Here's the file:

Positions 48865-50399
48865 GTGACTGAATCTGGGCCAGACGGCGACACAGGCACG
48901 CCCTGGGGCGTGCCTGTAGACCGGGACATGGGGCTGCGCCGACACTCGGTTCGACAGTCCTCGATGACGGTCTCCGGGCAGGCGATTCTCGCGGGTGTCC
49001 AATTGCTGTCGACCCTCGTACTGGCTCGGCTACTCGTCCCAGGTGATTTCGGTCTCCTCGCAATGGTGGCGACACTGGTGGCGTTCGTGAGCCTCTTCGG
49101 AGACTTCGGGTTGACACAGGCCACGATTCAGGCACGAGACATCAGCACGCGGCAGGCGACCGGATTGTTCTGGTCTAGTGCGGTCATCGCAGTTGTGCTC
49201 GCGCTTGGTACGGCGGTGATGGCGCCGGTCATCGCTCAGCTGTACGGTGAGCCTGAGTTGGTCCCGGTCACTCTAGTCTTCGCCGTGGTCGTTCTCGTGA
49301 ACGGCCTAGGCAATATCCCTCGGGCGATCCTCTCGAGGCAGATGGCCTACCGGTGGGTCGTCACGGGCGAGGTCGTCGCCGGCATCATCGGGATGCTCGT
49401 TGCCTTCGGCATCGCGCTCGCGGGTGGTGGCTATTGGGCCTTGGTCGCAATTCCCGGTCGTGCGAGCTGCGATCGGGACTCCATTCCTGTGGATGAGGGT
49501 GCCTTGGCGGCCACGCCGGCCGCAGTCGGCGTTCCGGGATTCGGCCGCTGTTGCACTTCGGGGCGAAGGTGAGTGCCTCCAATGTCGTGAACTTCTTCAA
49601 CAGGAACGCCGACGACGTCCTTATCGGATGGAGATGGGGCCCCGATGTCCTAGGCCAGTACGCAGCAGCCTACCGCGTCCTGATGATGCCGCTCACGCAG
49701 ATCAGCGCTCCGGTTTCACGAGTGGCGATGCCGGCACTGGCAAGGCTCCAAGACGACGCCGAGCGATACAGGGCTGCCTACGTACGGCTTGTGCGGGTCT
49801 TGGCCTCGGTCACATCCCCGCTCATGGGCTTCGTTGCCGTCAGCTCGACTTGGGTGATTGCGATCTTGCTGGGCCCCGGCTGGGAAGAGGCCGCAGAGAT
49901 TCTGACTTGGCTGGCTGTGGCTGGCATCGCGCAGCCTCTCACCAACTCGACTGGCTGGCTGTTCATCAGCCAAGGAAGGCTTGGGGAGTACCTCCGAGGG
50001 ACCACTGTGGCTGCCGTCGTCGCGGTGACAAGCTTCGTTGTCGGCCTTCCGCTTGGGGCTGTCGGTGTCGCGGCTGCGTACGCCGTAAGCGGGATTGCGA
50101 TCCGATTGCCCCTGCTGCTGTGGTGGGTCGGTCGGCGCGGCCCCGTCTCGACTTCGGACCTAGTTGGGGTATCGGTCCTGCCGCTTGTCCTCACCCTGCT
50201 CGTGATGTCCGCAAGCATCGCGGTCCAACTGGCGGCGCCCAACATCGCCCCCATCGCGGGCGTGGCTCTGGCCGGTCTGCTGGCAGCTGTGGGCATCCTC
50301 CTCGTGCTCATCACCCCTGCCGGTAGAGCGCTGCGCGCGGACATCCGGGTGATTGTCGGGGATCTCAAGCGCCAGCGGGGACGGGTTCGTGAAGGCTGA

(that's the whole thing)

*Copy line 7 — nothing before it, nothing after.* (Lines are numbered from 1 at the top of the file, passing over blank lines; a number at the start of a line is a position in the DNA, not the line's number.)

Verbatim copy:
49301 ACGGCCTAGGCAATATCCCTCGGGCGATCCTCTCGAGGCAGATGGCCTACCGGTGGGTCGTCACGGGCGAGGTCGTCGCCGGCATCATCGGGATGCTCGT